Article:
Ewan McGregor and his buddy Charley Boorman weren’t the first to drop everything to ride across the world on motorcycles, but they are probably the most famous. Their TV shows – Long Way Round and Long Way Up – made adventure riding a popular pursuit. Now, every hedge fund manager and dentist rides a BMW GS in the hopes that, one day, he or she will follow in Ewan and Charley’s tire tracks.
Their third series, Long Way Up, in which they ride a pair of electric Harley-Davidsons from Patagonia to California, will debut on Apple TV+ in September.
Ewan and Charley’s first adventures took place on massive BMW GS bikes, just like the one that is before me now at the BMW GS Adventure School at the Horseshoe Valley Resort in Oro Medonte, Ontario about an hour north of Toronto.
For so many riders, this is where their own around-the-world adventure really starts.
Clinton Smout, the founder and head instructor, has been teaching people to ride off-road since before I could ride a bicycle on pavement. He’s even trained with BMW in Germany, proving his mettle by riding around the world himself.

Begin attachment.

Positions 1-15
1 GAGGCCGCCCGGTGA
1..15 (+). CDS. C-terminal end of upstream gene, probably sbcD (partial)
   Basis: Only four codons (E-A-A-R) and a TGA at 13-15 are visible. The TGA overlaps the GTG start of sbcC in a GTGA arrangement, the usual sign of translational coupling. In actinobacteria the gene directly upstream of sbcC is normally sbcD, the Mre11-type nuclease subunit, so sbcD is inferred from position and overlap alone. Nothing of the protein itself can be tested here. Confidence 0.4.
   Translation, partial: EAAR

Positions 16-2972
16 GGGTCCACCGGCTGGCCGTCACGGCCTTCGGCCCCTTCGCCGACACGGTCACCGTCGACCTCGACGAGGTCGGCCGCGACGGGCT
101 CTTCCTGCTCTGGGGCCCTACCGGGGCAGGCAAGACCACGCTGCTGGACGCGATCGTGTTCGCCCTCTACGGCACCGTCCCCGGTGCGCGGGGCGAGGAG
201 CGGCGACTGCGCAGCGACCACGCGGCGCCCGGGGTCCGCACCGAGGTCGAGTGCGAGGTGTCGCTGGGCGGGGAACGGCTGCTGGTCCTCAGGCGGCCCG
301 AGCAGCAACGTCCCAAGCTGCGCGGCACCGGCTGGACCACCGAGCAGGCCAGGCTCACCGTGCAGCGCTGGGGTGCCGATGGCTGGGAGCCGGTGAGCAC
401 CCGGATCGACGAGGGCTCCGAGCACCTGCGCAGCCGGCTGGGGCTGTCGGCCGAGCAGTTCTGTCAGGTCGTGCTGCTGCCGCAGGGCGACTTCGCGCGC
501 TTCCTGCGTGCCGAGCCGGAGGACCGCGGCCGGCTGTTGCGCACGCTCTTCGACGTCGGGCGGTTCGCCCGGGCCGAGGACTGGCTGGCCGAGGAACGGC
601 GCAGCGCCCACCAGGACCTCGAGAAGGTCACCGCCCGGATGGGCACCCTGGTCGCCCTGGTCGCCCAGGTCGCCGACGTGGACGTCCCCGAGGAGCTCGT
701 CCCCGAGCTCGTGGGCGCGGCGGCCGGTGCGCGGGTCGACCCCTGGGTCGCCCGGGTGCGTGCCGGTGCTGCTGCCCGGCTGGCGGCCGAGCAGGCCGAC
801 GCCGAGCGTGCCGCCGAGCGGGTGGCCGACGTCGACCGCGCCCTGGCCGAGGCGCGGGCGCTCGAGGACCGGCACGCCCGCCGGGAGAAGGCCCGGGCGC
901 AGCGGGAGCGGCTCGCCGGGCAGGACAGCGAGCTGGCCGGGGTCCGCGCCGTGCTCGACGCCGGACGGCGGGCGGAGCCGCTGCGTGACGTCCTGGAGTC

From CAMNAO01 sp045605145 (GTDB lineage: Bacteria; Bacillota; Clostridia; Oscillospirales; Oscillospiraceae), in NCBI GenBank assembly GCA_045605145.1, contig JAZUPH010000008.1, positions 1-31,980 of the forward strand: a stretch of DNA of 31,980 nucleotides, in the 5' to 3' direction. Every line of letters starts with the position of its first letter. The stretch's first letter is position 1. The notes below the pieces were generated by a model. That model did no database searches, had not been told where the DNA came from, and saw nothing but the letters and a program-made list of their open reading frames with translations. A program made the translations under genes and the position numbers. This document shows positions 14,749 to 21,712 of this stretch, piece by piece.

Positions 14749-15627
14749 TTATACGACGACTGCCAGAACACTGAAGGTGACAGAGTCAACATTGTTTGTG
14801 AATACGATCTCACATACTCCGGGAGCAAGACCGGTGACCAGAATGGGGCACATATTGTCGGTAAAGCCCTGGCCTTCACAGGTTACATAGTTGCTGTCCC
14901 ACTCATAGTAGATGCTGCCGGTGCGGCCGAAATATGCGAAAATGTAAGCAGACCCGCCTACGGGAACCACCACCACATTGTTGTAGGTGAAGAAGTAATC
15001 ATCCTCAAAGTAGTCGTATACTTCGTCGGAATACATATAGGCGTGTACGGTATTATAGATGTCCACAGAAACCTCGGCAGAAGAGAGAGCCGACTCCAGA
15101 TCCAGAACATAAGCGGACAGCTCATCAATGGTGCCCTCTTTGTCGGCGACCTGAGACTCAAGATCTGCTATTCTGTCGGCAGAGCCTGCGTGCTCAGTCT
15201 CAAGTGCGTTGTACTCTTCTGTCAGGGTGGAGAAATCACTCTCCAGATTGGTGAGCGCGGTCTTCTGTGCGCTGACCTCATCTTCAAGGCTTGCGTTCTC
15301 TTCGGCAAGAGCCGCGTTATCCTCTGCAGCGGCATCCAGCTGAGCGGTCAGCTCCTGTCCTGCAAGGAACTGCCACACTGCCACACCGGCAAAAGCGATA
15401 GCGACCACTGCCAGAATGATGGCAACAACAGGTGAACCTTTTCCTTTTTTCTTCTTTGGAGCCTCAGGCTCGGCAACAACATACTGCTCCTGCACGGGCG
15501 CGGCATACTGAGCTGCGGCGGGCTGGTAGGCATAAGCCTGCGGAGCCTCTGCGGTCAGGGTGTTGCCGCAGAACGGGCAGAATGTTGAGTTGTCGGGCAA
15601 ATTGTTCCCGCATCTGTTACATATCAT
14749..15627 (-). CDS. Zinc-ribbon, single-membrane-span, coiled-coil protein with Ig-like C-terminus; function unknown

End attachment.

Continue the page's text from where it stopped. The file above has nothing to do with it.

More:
When Smout does it, riding the new 1250 GS Adventure looks easy. Most riders would be intimidated by this beast, especially a beginner (which your assigned correspondent very much is). The 1250 is BMW’s biggest off-road bike, weighing around 600 lbs with more torque than most compact cars.
Mercifully, the school day starts off on small, plastic 250cc dirt bikes. We’ll work out way up to the big BMWs.
Balance is key. Riding a motorcycle at low speeds – as you often do off-road when going over roots and rocks – is a bit like trying balance one bowling ball on top of another. All the weight needs to be right down the middle. To start, Smout demonstrates how to stand up while riding the bike around a dirt track, squeezing the gas tank with his knees, keeping a light touch on the bars. He gets cocky and starts doing it with his left hand in air, off the bars entirely.
Now: your turn. The first few laps I was bucked back and forth, nearly falling off, looking like a rodeo clown. Eventually, you find that balance point and it all sort of clicks. You’re not supposed to hold on to the bike so much as balance on it.
Got that? Okay. Now here’s how to stomp on the rear brake and skid to a halt without falling over. Next: pull tight u-turns at walking pace, then learn to ride up and down hills that would be a challenge even to walk up.